A hyperbaric oxygen treatment (HBOT) can help relieve fibromyalgia pain and restore function to the muscles and surrounding tissue. A recently conducted study suggests that it may also improve activity in the brain. If this turns out to be proven as fact, it will open doors of research in several different fields.
HBOT works by exposing patients to pure oxygen at levels which have a pressure that is higher than that of the atmosphere.
Those individuals who have chronically impaired brain function, have recently suffered from a stroke, or those with a mild traumatic brain injury will benefit from the use of HBOT.
It has been found by researchers to induce neuroplasticity, which works to help the brain repair itself and restore functionality.
I need to quickly point out that I DON’T think HBOT therapy will lead to long term remission of fibromyalgia symptoms. I still believe that if the body is brokendown, depleted of stress coping chemicals and hormones, the only way to feel good and stay feeling good, is to get healthy. HBOT therapy will not replace needed essential stress coping chemicals and hormones or increase metabolic function (adrenal fatigue, low thyroid, etc.). However, I’m a big fan of anything that can help fibromyalgia symptoms, put the person back on the road to getting healthy and staying healthy.
It has been theorized that the pain associated with fibromyalgia may be the result of abnormal conditions in the areas of the brain which are related to pain. These same researchers suggest that using HBOT may be a viable treatment option for those suffering from fibromyalgia pain. When a group of 48 women, all diagnosed with fibromyalgia, underwent HBOT as a treatment, 100% showed improvement within the first two months.
Dr. Eshel Ben-Jacob, the author of the study, stated, “Symptoms in about 70% of the women who took part [in the study] have to do with the interpretation of pain in their brains. They’re the ones who showed the most improvement with hyperbaric oxygen treatment. We found significant changes in their brain activity.”
This is not to say that it is all in their head. This is saying the brain’s response to pain is different.
Approximately 90% of those diagnosed with fibromyalgia are women; however, it is a nondiscriminatory condition and affect men as well. In women from this particular study, there is a clear and direct association between the occurrence of changes in the brain and the overall improvement of their symptoms. This will likely be true for men as well, but further study is needed, of course.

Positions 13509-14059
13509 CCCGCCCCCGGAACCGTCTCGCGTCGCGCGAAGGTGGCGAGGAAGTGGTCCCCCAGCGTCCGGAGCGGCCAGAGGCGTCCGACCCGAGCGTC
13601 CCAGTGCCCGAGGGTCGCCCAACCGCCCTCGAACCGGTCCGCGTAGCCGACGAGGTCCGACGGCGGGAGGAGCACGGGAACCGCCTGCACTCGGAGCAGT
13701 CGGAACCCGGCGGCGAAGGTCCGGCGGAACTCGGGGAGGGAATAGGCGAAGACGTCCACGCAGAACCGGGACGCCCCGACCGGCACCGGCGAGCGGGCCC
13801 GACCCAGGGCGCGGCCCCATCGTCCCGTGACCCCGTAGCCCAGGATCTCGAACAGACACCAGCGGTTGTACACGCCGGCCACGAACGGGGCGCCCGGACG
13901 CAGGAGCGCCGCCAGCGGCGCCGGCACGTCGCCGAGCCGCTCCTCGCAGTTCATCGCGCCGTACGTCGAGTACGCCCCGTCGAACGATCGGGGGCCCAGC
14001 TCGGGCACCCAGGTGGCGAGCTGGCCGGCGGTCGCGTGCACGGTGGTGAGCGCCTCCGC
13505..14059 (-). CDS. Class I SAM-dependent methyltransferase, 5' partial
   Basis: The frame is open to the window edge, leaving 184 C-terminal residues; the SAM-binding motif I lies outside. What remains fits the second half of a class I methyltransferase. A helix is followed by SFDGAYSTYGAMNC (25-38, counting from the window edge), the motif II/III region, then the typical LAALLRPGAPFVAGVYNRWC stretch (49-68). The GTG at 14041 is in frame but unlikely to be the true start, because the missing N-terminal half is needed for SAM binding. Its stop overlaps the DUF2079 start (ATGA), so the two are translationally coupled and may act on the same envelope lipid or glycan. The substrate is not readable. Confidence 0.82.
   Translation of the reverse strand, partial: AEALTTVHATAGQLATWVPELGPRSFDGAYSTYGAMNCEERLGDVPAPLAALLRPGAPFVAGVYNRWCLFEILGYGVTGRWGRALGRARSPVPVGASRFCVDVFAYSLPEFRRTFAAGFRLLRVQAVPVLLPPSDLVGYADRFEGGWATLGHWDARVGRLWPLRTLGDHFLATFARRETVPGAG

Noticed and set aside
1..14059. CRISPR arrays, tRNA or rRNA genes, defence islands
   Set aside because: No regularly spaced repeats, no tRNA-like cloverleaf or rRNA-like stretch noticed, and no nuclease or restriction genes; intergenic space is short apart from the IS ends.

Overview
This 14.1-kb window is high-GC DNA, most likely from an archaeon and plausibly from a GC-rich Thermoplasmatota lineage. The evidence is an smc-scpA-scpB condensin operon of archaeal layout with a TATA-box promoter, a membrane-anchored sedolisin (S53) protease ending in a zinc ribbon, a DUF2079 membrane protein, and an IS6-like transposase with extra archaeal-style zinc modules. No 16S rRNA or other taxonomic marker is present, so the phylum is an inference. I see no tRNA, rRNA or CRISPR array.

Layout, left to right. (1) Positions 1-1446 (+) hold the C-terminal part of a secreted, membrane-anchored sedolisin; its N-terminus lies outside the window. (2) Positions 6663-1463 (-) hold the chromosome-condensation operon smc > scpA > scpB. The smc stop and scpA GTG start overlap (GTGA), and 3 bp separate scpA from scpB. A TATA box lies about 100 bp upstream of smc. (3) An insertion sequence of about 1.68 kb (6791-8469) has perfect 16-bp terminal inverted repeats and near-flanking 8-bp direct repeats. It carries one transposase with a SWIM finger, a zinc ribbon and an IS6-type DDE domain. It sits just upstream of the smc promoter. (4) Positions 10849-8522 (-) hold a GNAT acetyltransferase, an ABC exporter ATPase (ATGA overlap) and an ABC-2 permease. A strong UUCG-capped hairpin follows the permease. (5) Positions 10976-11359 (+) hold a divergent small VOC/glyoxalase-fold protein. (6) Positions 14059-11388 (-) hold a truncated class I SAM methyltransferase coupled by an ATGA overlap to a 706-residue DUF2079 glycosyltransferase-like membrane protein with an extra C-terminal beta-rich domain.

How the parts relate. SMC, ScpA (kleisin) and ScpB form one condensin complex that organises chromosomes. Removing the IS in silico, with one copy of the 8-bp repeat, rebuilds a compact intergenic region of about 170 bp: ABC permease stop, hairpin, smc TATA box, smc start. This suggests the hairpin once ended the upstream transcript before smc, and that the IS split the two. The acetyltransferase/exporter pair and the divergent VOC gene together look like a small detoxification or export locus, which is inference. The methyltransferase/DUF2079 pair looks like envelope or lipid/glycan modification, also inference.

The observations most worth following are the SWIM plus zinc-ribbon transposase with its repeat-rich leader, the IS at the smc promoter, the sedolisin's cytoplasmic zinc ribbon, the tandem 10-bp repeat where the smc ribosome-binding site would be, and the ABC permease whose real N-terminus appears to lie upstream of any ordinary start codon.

The study shows that healing the body and the mind together instead of focusing on just individual pieces have longer lasting benefits than current methods of treatment. Many doctors focus on each symptom and try to treat them individually. This has proven counterproductive, so any treatment that claims to heal several areas of the body (especially something as safe and noninvasive as HBOT) deserves attention.
All patients who participated in the study received 40 HBOT sessions over the course of two-months. The sessions were 90 minutes long and were given to the participants five days per week. Prior to the beginning of the study, half of the participants received a two-month control treatment or placebo. This group showed no improvements in symptoms. They did, however, receive the same pain relief after receiving HBOT as those who were not in the control group.
Some of the researchers who were conducting the study noted that some of the patients were able to eliminate or decrease the use of their pain medication over the short-term. More research is needed to determine the long-term response to this treatment regarding the use of medication, but this is a good start. One of my primary goals with my patients is to help them get off these dangerous medications, so I am excited to see where this research with HBOT will go and how long the benefits will last.
In a press release, Shai Efrati, MD, lead study author and head of the research and development unit for Assaf Harofeh Medical Center and a member of the Sagol School of Neuroscience said
“The abnormalities in brain regions responsible for the chronic pain sensations in fibromyalgia patients can be triggered by different events. We have learned, for example, that when fibromyalgia is triggered by traumatic brain injury, we can expect complete resolution without any need for further treatment. However, when the trigger is attributed to other causes, such as fever-related diseases, the patient will probably need periodic maintenance therapy.”
Dr. Efrati went on to say that more research is needed because HBOT aims to treat the brain pathology that is responsible for the syndrome instead of providing relief from just the symptoms of the disorder. This means that brain repairs, including neuronal regeneration, are a real and feasible possibility, even for chronic, long-lasting pain syndrome like fibromyalgia. This is certainly something we should aim for in any future studies and treatment development.
The potential applications of HBOT in a multitude of settings is currently being delved into. We know more about the brain than we ever have before. There is still much more to learn. Along the way, new ways to utilize HBOT in the real world will be discovered. It is exciting to think that even if HBOT is not directly beneficial to some long-term memory conditions, it can open the door to other treatments that will have significant impact.
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